M&A today is much different than just a month ago. Unlike the 2008 recession, which was caused by subprime mortgages, today’s pandemic is the cause of the financial downturn and potential crisis. Another significant difference is that after the 2008 recession, only major corporations received government assistance, whereas today, the SBA is offering a Paycheck Protection Program (PPP) which should be a godsend to the restarting of most businesses. We recommend that all our clients who qualify apply for this program.
If this crisis if remains short-term, M&A should bounce back quickly for businesses whose earnings return to normalized levels on a month-to-month basis. A full year of normalized earnings shouldn’t be necessary to establish a business’s true value. This is an unprecedented, extraordinary event that may require carving out a few dead months of losses from one’s financials. Businesses that have not been impacted negatively by the epidemic should move forward to sell once there is clarity in the marketplace.
As in 2008, there will be buyers looking for good underperforming businesses to buy. However, sellers may not want to sell if the value of their business remains low after business-as-usual returns.
The Current Landscape
Prior to March, we saw a lot of M&A activity, high valuations and plenty of options to get transactions financed. Interest rates and capital gains tax rates have been lower than historical levels. Currently, however, most of the ongoing M&A transactions that we are involved with are either being slow-played or on hold until we have more clarity. While a few LOI’s have been cancelled, a few deals are moving through due diligence. We are recommending to our clients who are ready to sell and have not been impacted by the crisis to wait until the M&A market opens up again before we go to market.
We see private equity group activity has slowed, too. They appear to be focusing more on their portfolio companies and making sure that their businesses have plenty of liquidity. They are addressing supply chain issues from abroad and making sure their employees are being taken care of appropriately. We are receiving some requests to look at transactions, but it’s casual. Some PE firms are offering financing options for those businesses that were doing well prior to the crisis if their EBITDA was in excess of $3M.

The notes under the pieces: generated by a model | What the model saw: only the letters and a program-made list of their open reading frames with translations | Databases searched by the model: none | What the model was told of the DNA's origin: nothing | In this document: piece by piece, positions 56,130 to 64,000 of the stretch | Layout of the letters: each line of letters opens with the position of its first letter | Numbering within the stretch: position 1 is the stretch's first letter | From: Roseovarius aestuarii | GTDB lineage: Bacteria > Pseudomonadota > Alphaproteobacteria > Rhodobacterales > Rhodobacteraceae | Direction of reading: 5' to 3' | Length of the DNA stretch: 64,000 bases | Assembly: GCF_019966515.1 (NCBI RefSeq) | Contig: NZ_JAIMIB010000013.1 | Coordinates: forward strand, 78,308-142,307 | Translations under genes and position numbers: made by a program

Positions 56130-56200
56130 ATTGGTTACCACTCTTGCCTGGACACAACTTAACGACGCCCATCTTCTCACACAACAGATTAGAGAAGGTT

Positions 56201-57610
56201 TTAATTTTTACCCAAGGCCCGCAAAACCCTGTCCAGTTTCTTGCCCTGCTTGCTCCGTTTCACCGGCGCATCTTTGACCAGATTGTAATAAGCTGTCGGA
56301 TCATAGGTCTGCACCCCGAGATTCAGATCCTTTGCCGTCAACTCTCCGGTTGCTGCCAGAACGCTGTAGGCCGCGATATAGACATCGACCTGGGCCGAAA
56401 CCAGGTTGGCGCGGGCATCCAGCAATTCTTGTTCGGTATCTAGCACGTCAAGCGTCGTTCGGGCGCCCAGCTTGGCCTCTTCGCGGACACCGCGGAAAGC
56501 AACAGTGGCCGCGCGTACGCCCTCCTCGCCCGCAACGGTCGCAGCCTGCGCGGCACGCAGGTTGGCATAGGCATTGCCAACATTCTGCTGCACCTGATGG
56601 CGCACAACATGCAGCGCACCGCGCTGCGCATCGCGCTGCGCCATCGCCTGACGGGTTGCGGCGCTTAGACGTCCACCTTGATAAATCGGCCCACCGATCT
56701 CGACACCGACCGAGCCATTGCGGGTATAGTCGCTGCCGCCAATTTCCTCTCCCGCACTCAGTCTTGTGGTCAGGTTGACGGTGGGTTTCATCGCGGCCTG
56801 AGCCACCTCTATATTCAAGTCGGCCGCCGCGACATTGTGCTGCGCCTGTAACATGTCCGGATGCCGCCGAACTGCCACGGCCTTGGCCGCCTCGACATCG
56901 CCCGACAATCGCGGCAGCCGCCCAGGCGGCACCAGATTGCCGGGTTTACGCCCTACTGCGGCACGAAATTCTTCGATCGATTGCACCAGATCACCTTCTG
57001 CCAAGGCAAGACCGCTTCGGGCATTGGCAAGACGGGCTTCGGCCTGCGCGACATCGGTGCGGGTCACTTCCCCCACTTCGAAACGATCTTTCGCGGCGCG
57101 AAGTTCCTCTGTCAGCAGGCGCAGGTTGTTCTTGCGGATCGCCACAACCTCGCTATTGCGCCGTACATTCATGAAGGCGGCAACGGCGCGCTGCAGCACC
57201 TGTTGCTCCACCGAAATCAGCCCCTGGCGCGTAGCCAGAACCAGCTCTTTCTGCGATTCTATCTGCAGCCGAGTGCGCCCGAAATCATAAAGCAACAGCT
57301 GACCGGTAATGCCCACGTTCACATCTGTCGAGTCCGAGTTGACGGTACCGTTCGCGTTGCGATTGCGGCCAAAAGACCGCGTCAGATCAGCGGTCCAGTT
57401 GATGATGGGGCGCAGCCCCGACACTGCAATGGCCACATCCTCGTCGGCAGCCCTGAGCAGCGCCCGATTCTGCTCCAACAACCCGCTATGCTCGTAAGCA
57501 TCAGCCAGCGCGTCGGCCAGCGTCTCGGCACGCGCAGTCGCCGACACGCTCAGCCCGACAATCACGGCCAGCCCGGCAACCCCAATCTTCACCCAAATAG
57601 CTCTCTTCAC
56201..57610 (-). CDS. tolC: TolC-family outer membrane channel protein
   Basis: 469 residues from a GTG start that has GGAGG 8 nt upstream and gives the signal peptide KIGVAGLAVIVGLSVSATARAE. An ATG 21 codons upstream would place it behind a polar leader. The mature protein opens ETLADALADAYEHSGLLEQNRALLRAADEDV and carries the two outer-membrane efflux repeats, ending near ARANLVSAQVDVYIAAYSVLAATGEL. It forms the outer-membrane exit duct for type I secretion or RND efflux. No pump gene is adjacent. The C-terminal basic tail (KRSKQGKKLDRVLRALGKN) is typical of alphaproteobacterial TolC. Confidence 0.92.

In the financing sector, there remain options for financing, but we do see that banks have curtailed their appetite on new loans without a greater cash infusion and more collateral from buyers. The SBA has been offering guaranteed loans with only 10% down, which today seems risky for lenders. The biggest issue with most parties in the transaction business is the unknown. If we can come out of the crisis in the next 30 to 60 days most should feel comfortable enough that most businesses will weather the storm. But if the crisis drags on months further with little clarity, it will be an entirely different experience.
Preparing for Selling Post Crisis
We recommend that business owners continue to focus on driving company earnings and prepare timely monthly financial statements for their businesses. Be sure to isolate expenses specifically associated with the crisis, regardless of whether your business was hurt from the pandemic. When the market comes out of this crisis, these extraordinary expenses can be recasted out of the adjusted earnings. And if the business has just a few months of extraordinary negative activity, the months of sales and earnings can be removed from the trailing twelve-month income statement and annualized or reconstructed in a logical manner to satisfy a buyer.
Employees are one of the most important assets of a business and buyers will rely heavily on maintaining them in a business purchase. Take care of employees and make certain they execute non-disclosure and non-solicitation agreements. Non-compete agreements should be in place with key employees. These documents should be assignable to your successors and assignees.
As part of due diligence, buyers will now want to a review the process businesses put into place to manage this crisis. As you are experiencing your business challenges, document what is working, what did not work and the best way to address a crisis for next time around. Businesses that have maintained or thrived in this crisis will become in more demand and will command a higher valuation going forward. Businesses that haven’t done well will most likely be tarnished for some time, receive less interest from buyers, or receive a lower valuation.
We Have an Optimistic Outlook
Once the dust settles and business is closer to normal, we expect M&A activity to pick up substantially. Owners who survived the 2008 recession and now endured the current one may be ready to sell to avoid the risk of a future crisis.
If you’re curious about the M&A selling process, business valuations pre- or post-crisis, or would like assistance on exit planning for your business please contact us. Our team at O’Keeffe & O’Malley has decades of M&A experience and will answer your questions and explore your options with you. Contact us or give us a call at 913.648.0185 or email us at firstname.lastname@example.org for a confidential call or Zoom meeting.